Inflation is high, VAT is up and costs in general are rising significantly. It’s a good time to take stock of what you’re spending as a landlord and make sure that you’re running as lean and agile an operation as possible. Do you really know exactly how much you’re spending every month?

Reviewing your expenses can mean finding savings or just making sure you’re getting value for money. Either way, making sure that all spending is essential is a good discipline and helps you on your way to greater profitability. Every penny saved goes straight to the bottom line.
 
One reason it’s particularly vital for landlords to keep a closer than average eye on costs is because they can’t be as flexible on raising prices (rents) as other businesspeople. A shop can raise a price with relative ease. For a landlord it’s a process governed by law with the specifics likely laid out in the tenancy agreement you have with your tenants. It will probably take you a few months and a fair bit of communication to put the rent up.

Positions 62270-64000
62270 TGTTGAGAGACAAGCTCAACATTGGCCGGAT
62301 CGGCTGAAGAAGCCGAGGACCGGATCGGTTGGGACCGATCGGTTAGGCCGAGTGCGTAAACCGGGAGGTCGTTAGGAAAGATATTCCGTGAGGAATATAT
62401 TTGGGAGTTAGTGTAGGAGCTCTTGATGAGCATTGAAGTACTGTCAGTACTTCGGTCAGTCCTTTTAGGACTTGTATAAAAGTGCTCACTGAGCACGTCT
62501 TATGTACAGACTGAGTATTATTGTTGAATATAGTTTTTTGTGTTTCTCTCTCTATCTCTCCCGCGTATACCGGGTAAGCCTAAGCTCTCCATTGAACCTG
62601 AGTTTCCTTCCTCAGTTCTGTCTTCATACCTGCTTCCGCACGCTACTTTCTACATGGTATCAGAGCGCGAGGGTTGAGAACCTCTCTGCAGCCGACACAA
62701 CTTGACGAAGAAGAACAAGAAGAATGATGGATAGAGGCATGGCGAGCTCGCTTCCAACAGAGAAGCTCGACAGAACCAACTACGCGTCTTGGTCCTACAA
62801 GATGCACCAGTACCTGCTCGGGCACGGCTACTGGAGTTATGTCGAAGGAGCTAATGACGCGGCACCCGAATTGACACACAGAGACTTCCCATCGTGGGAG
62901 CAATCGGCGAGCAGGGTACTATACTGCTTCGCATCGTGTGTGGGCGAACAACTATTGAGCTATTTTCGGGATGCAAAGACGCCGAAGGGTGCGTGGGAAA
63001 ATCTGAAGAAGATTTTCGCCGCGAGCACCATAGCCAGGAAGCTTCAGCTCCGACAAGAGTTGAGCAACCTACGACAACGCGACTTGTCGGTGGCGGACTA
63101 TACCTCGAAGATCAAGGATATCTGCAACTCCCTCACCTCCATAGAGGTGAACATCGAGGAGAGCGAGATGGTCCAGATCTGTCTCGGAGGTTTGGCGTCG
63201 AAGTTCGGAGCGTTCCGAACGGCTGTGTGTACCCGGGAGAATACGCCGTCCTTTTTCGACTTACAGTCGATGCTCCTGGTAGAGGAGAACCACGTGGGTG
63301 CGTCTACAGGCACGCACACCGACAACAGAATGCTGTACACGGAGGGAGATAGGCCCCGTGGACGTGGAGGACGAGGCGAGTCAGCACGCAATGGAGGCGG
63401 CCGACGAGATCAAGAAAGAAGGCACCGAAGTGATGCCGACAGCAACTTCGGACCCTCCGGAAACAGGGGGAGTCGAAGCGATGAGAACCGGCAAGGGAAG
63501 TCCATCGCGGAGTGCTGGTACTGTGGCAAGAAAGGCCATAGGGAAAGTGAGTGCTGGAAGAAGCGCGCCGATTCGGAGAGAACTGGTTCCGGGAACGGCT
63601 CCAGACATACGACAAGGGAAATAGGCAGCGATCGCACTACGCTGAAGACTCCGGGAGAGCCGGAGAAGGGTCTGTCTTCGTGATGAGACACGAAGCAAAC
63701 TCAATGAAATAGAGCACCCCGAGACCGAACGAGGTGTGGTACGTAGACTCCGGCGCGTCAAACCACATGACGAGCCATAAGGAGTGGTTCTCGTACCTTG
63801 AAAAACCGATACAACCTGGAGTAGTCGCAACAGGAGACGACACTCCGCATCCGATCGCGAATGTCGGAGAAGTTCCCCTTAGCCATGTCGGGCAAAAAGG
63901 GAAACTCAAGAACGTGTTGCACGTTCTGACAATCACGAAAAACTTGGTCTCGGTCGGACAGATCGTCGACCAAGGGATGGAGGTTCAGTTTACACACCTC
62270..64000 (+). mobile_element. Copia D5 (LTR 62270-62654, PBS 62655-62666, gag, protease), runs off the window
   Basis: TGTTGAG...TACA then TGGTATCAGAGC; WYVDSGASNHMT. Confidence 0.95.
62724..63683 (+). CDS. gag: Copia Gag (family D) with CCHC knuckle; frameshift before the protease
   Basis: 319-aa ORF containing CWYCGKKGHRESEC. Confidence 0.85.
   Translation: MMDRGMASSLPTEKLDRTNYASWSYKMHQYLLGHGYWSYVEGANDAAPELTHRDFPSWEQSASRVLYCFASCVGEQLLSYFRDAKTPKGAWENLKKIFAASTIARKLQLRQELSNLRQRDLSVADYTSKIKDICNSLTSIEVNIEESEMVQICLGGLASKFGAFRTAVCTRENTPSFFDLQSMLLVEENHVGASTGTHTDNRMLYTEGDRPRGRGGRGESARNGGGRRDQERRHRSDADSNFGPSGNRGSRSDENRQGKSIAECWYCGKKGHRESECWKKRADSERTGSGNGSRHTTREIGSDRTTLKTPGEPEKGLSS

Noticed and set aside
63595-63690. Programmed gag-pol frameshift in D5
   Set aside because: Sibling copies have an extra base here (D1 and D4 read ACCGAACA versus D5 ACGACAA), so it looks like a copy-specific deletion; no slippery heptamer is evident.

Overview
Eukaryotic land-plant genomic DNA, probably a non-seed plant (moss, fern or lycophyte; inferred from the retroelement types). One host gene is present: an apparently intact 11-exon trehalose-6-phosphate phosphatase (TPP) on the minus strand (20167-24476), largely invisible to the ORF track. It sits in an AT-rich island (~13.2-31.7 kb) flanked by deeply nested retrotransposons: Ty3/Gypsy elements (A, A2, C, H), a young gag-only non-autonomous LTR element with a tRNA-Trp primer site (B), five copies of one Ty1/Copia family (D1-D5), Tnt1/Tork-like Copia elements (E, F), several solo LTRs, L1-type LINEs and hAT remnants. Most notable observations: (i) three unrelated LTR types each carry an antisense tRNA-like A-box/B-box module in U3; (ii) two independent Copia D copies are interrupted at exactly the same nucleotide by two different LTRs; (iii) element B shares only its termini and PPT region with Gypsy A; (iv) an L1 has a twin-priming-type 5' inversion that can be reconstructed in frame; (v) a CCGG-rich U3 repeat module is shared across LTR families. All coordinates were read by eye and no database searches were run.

What costs should you be looking at? Everything. If you use a lettings agent they’ll take a significant chunk of the rent and likely your profit. Ask yourself if you really need them. Upad can do all your advertising and you can do the rest yourself.
 
If you’re self-managing, keep a list of everything you spend as a landlord from the petrol you through to expenditure on property maintenance, whether one-offs or regular. When it comes to something like window cleaning, for instance, could you be saving money by doing it every other month rather than every four weeks?
 
And make sure that your accountant is paying his or her way. Ensure that you’re accounting for all your spending and making use of all the allowances available. Your accountant should also be able to advise you on specific allowances that will help you cut your tax bill. A good accountant can save you more in tax than you’ll need to pay them. After all, who doesn’t want to pay less tax?

Related posts:

  1. House prices to fall ’20% in two years’: Joblessness and spending cuts stifle demand
  2. How the Comprehensive Spending Review will hit landlords
  3. UK spending cuts means higher rents and more private rental properties, experts believe
  4. Landlord rent ‘costs students £77.20 a week’

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